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Warehouse Live has about a million things going for it. Let's start with the obvious: the booze is cheap, and you have at least six places to get your liquid fix. The sound system is awesome, as are the venue's sight lines, in both the main ballroom and the smaller studio setting. Even cooler is the air conditioning. True, rock and roll is meant to draw sweat and stank, but some nights you just want to literally chill out and see a band without buying stock in Right Guard. The venue just added a quiet bar inside the building for when you feel like taking a break in between bands to get away from the throngs in the other rooms.
With The Footnotes.
With Air Dubai.
With Sami, Firoozeh.
Mobb Deep has put aside that whole feud thing they had goin' on in 2012, reuniting for not only for their new album, but also for a 20th anniversar...
Maybe it all comes down to being in the right place at the right time. Maybe luck has something to do with it. Or maybe it's crafting a vintage-era sound with odes of talent that landed Hacienda a lot... More »
Juicy J, A$AP Ferg Warehouse Live April 27, 2013 Roads were flooded and freeway exits were blocked this past stormy Saturday night in Houston. None of these things mattered to a crowd that wrapped a ... More »
Every Time I Die, the Acacia Strain, etc. Warehouse Live February 22, 2013 Buffalo's Every Time I Die has been around long enough that fans know exactly what to expect from their gigs: unrepentant ma... More »
Welcome to the Rocks Off 100, our portrait gallery of the most compelling profiles and personalities in the far-flung Houston music community -- a lot more than just musicians, but of course they're i... More »
Saw my favorite band Keane here. The place was nice, they always have great entertainment, and if you get there early enough you can get right up front close enough to touch one of the entertainers if they reach out. The drink prices were average, not cheap but not too bad. Sound was good, restrooms were good, and they seem pretty diverse in the types of bands they have there. I'd go again if a band/singer I liked was playing there.
Very tough category to call this year — if you hadn't noticed, Houston has been getting some grade-A road shows lately — but Warehouse Live gets the nod for its versatility (i.e., the 300-capacity studio and 1,500-capacity ballroom), world-class sound system and the fact that more often than not its shows sell out, no matter if the evening's entertainment is Spoon and the New Pornographers, Café Tacuba, Ghostland Observatory or the one and only Snoop Dogg. It's clear that even as Houston's concert market grows as congested as the 59/610 interchange at rush hour, the folks at the Messina Group have no trouble bringing top-drawer acts from all genres to their show palace on St. Emanuel.
Warehouse Live is hardly Houston's "best hip-hop club" per se -- legions of emo and hardcore bands would beg to differ -- as much as it is simply the city's place to see hip-hop. However, it does have a few features that make it especially well-suited for hosting a rap show: Big and small rooms for hosting either headliners or up-and-comers; a sound system that keeps the lyrics audible above the floor-rattling bass; and a no-nonsense security staff that won't hesitate to kick out... More »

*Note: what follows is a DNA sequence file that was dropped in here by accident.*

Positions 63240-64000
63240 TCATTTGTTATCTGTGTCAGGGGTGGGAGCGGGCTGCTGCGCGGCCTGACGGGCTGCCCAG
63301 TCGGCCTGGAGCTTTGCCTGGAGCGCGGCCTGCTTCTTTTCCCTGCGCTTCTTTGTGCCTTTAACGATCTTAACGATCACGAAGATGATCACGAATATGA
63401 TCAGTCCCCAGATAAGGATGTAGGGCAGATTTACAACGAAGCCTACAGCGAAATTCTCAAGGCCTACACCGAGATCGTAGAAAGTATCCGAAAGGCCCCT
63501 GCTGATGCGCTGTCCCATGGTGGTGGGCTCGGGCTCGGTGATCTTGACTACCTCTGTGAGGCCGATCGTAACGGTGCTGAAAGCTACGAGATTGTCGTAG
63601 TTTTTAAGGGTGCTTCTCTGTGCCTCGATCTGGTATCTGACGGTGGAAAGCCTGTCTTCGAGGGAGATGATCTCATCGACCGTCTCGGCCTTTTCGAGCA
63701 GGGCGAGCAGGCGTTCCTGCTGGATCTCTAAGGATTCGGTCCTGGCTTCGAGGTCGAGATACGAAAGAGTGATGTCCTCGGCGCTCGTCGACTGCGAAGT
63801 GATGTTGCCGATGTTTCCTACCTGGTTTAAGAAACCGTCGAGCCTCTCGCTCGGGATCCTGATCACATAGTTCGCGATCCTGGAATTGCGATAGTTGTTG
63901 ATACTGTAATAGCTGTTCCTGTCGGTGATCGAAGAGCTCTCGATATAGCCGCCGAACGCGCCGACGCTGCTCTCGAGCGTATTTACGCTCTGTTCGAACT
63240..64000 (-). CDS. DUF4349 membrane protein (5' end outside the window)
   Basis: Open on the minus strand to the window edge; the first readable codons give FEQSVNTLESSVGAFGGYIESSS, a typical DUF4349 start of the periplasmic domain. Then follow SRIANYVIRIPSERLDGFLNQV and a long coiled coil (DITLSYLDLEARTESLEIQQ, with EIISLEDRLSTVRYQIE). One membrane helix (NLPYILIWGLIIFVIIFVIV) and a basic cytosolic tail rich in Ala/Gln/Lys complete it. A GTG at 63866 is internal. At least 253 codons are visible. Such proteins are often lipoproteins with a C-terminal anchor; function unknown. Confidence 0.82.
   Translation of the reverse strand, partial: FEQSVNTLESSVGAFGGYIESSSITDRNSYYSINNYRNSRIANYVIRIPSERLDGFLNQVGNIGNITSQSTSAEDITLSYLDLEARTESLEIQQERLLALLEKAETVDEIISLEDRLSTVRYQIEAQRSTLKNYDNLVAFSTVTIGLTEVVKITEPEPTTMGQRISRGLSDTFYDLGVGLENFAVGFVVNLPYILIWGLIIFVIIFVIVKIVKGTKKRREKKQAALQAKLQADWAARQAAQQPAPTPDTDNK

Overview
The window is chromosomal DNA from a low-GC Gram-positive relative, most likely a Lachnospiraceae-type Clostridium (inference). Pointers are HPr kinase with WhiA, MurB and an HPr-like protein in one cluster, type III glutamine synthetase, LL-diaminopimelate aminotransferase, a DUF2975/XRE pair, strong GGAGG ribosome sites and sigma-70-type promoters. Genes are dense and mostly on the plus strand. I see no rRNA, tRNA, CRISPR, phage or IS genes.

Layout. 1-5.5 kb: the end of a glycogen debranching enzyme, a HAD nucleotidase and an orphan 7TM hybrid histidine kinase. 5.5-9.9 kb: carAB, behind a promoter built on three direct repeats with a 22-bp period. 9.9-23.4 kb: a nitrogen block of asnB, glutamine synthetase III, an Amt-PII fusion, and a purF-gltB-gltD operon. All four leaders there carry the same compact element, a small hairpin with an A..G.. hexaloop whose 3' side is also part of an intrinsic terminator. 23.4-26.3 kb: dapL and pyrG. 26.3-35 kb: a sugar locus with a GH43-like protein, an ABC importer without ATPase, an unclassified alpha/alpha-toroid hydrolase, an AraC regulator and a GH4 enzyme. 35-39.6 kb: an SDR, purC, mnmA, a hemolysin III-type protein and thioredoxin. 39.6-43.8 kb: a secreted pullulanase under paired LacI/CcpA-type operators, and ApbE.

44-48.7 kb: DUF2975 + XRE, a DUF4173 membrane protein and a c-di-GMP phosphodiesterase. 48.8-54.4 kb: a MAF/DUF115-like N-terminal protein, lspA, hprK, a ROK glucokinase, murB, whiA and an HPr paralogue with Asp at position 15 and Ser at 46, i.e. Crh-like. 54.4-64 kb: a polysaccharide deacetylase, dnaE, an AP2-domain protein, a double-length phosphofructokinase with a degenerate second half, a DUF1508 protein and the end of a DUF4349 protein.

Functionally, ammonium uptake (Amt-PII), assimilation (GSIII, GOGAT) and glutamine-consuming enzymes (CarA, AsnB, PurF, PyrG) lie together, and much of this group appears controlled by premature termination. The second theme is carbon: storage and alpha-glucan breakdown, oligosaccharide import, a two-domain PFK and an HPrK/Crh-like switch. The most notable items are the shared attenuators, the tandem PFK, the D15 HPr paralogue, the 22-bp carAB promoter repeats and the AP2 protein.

Canned Acoustica didn't start out as a concert series. Photographer and local music junkie Mark C. Austin planned last November's inaugural Acoustica as a way to see several of his favorite artists in the same place and help out the Houston Food Bank for the holidays. The response was so overwhelmingly positive that several acts who didn't play begged him to do another one; there have since been three more, with May's installment collecting donations for the Japanese Red Cross Society. With... More »
In our minds, Warehouse Live is the best venue for mid-level acts visiting Houston. Now that the Meridian or whatever it is called has dried up, live music is nearly dead in East Downtown, save the random warehouse party. Luckily we still have this venue up and running, with its two stages and separate lounge space. It's not a bad place to begin or end your night, either, with a wine bar across the street and Lucky's Pub next door for pre- or aftershow grub going until right before last... More »
Very tough category to call this year -- if you hadn't noticed, Houston has been getting some grade-A road shows lately -- but Warehouse Live gets the nod for its versatility (i.e., the 300-capacity studio and 1,500-capacity ballroom), world-class sound system and the fact that more often than not its shows sell out, no matter if the evening's entertainment is Spoon and the New Pornographers, Café Tacuba, Ghostland Observatory or the one and only Snoop Dogg. It's clear that... More »
Imagine Corinne Bailey Rae in an intimate setting, with just you and 300 of your closest friends. Maybe you'd prefer Stephen Marley or James Hunter. From neo-soul up-and-comers to blues legends, everyone stops by Warehouse Live. The club, a converted 1920s warehouse, has made its reputation by having a diverse lineup in a low-key, but comfortable setting. The two rooms, the ballroom and smaller studio, are cozy enough that everyone has a close-up view but large enough to hold a good-size... More »
When Warehouse Live opened earlier this year, we were skeptical. Live music in a midsize club usually means shitty sound, long bar lines, smokiness and an aesthetic that can only be described as filthy. But after dozens of shows, we can think of just one word to describe the club: perfect. From Bun B to Arctic Monkeys and DJ Diplo, Warehouse Live has established itself as the best club in town and the place where top acts play. With two rooms -- one that holds 1,200 people and another a... More »
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